Daily Motivation: Top 7 Motivation Tips for New Home Business Owners
By Cathy Goodwin
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Considering a work-from-home business? Clients often say their biggest fear is loss of momentum. Here are ten tips to keep yourself motivated and productive.
- Build structure into your day.
Create a schedule and To Do list every evening for the next day, before you sign off for the day. (And yes – it is important to sign off, even if you return later to complete a project.) Include breaks and email reading time.
- Define goals by numbers ("write 1000 words") instead of time ("2 hours on Mega account"). One of the joys of working at home is you get to quit when you’re finished ahead of schedule.
- Train friends and neighbors to respect your working hours.
Clients tell me about neighbors who say things like, "I told the UPS truck to leave the package at your house since you’re always home." Discourage phone calls with a prepared response, like "I will call you after four o’clock today." You will be tested. Prepare to hang tough.
- Get the family on board.
Deal with their concerns before you start and be prepared to show how you are creating a win-win situation. Clarify what counts as an emergency – a valid reason to interrupt while you are working - and what can wait till dinnertime.
- Build breaks into your schedule.
When I started my own business, I was warned, "Plan to get out of the house! Otherwise you'll never leave your desk."
Frankly, I didn’t get it.
Why wouldn’t I take breaks? Now as I find myself answering just one more email, or adding two more paragraphs to an article, I see the clock move and realize I must stop if I want to get to the gym or the store before closing time.
Bonus Tip: A dog will force you to get moving, no matter what else is going on in your life.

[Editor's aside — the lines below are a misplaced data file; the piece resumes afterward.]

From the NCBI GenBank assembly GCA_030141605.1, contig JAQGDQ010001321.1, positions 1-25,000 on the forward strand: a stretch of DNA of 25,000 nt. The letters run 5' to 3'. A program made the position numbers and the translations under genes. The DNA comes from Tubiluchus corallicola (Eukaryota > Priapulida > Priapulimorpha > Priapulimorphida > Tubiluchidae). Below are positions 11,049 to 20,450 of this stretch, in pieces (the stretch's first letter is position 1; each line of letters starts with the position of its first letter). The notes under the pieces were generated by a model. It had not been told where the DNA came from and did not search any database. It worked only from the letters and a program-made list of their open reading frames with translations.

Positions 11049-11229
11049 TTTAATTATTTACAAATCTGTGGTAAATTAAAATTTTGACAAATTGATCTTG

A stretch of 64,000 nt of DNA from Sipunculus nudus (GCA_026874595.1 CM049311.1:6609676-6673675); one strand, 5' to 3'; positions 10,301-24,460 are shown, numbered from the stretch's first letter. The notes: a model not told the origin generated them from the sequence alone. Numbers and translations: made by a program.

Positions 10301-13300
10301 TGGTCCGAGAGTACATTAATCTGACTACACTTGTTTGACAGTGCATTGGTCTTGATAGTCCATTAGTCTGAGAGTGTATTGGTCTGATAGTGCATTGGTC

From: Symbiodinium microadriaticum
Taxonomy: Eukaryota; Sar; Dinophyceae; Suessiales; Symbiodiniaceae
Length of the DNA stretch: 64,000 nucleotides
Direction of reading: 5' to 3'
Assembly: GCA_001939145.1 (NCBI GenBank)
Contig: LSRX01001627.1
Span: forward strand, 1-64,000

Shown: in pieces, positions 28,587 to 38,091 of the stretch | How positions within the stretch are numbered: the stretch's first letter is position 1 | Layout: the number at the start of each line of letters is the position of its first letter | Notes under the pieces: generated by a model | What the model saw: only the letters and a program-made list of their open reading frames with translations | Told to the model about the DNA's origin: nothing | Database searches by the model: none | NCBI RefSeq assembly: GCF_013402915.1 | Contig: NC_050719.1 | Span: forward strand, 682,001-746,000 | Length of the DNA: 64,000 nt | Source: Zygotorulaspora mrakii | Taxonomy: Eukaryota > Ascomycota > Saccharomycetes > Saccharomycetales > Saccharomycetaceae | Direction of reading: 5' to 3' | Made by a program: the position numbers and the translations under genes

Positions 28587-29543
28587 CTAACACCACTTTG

- Make promises you will be motivated to keep.
A weekly ezine will motivate you to develop new articles that you can use on your website. Offering to write a proposal will keep you focused on services.
As your responsibilities grow, you will tend to accumulate more and more "real" deadlines and it’s easier to stay motivated. But in the early stages, you’re isolated, you’re working hard and results don’t appear immediately. That’s why some people hire coaches and consultants to create accountability.
- Give yourself time to test your commitment.
Not everyone enjoys the work-at-home option. My clients tell me they need six to twelve months to decide how they are responding to this arrangement. You may decide to return to a workplace where you can see real people everyday. Or you may get hooked on having a dog-friendly, gossip-free workplace where you can open the windows all year round.
Cathy Goodwin, Ph.D., is an author, speaker and
career/business consultant, helping midlife
professionals take their First step to a Second
"Ten secrets of mastering a major life change"
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Article Submitted On: November 22, 2004